In order for the cell to function properly, proteins must be robust to both changes in their environment and errors made during their synthesis. At the same time, proteins also need to be able to evolve novel functions to survive on long evolutionary timescales. The very same processes, i.e. genetic and phenotypic mutations, generate the diversity that leads to functional innovations and broken proteins, ultimately resulting in novel organisms, diseases and in some cases extinction.
In short, proteins exhibit evolutionary plasticity. But how do proteins remain robust and facilitate innovations at the same time? How can we distinguish variations, genetic and phenotypic, that are good or bad?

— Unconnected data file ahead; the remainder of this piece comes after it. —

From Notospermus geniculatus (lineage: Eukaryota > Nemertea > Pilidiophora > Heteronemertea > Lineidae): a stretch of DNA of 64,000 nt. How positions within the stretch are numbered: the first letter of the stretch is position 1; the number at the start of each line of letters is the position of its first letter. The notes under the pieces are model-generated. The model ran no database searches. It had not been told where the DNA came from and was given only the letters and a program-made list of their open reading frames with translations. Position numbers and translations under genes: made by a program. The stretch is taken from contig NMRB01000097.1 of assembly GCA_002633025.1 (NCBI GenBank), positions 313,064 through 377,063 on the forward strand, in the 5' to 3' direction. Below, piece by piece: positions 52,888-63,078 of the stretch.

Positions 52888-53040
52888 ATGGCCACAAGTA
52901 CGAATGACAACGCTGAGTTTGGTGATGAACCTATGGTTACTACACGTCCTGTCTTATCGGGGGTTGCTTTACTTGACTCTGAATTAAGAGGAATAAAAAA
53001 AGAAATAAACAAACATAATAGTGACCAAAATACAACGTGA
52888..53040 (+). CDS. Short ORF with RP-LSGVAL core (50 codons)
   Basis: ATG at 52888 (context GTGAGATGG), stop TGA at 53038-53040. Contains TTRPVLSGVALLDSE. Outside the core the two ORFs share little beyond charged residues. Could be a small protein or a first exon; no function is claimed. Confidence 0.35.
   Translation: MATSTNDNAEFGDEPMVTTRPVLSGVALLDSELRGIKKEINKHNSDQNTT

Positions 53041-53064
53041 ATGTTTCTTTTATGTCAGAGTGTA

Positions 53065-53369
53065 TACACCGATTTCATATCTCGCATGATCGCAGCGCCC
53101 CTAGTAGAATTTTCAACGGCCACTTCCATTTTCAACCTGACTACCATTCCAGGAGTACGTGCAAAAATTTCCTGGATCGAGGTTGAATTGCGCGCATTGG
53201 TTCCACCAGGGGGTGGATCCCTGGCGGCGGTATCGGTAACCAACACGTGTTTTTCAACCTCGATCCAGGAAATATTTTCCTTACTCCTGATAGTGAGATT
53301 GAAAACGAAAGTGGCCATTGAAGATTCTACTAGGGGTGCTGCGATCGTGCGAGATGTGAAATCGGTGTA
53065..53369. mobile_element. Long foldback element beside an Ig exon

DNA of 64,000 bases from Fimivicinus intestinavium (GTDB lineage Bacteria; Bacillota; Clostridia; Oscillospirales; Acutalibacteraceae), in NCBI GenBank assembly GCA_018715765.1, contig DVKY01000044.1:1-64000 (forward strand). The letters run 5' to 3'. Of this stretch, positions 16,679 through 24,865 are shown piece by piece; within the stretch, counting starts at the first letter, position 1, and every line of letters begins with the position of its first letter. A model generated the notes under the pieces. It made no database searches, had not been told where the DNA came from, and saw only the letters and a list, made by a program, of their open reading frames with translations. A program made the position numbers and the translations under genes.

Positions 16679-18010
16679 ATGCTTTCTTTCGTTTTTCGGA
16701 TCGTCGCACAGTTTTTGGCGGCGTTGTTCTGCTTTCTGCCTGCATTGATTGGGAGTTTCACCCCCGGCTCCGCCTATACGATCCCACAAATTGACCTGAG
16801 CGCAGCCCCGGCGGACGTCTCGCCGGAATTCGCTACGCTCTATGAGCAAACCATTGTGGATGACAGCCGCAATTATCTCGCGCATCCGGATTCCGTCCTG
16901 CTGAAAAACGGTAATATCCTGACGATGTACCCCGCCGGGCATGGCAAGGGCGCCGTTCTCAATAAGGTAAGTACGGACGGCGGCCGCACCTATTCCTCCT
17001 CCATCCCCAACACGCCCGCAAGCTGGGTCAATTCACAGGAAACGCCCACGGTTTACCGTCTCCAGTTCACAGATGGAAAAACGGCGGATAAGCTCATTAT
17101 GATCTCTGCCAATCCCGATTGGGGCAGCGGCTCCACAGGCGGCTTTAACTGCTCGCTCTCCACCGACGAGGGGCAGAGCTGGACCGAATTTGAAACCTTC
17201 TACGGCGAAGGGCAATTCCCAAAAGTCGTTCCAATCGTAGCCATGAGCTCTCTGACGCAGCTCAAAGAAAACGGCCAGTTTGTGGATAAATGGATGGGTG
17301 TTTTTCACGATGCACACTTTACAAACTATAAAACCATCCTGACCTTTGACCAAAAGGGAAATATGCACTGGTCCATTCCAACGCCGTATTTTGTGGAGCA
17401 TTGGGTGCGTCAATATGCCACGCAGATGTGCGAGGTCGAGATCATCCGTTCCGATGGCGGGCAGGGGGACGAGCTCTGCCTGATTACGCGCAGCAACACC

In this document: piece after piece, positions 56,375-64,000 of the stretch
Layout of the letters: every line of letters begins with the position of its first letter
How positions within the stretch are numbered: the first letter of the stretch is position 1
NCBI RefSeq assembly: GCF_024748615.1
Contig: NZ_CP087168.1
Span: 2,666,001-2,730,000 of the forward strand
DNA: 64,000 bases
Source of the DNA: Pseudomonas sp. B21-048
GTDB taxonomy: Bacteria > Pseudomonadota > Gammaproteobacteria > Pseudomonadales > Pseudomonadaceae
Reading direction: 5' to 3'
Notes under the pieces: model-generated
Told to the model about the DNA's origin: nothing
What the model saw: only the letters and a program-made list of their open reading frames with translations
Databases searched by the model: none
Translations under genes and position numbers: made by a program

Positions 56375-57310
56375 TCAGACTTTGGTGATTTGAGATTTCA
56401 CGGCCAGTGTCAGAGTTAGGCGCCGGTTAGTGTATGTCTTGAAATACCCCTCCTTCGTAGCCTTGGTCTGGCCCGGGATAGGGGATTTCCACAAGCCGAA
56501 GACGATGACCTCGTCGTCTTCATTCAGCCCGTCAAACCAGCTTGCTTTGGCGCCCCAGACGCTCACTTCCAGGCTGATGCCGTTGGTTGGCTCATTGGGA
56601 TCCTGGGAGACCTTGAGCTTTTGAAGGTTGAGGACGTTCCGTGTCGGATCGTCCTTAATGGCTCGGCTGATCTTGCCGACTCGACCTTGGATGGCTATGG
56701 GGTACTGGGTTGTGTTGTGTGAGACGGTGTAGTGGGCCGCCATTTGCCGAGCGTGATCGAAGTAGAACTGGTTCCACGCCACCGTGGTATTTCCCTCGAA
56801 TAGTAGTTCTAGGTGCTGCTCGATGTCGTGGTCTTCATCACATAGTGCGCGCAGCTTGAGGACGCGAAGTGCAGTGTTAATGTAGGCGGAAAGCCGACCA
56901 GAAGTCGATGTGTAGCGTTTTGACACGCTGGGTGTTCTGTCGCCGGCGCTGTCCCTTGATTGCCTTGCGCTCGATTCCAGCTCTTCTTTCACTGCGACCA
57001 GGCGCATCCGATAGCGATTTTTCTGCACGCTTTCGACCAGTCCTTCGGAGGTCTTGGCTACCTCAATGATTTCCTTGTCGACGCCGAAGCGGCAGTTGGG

In my previous research I explored genetic variations, with particular focus on epistasis between mutations. In my new lab, we focus on phenotypic variations that are orders of magnitude more frequent than genotypic mutations. These variations are generated by the stochastic noise inherent to biological systems, such as transcriptional errors, ribosomal slippage, conformational flexibility and noisy expression.
We aim to define and quantify the phenotypic plasticity of a protein, and to identify the compensatory mechanisms that buffer otherwise deleterious mutations. We wish to reveal the evolutionary potential of latent phenotypes to create novel functions and to influence gene-disease associations.
We mainly perform computational experiments using the vast amount of experimental data available (genome sequencing, RNA-Seq, mass-spectrometry proteomics), but we also test our hypotheses experimentally, generate our own data, and work closely with experimental collaborators and clinicians.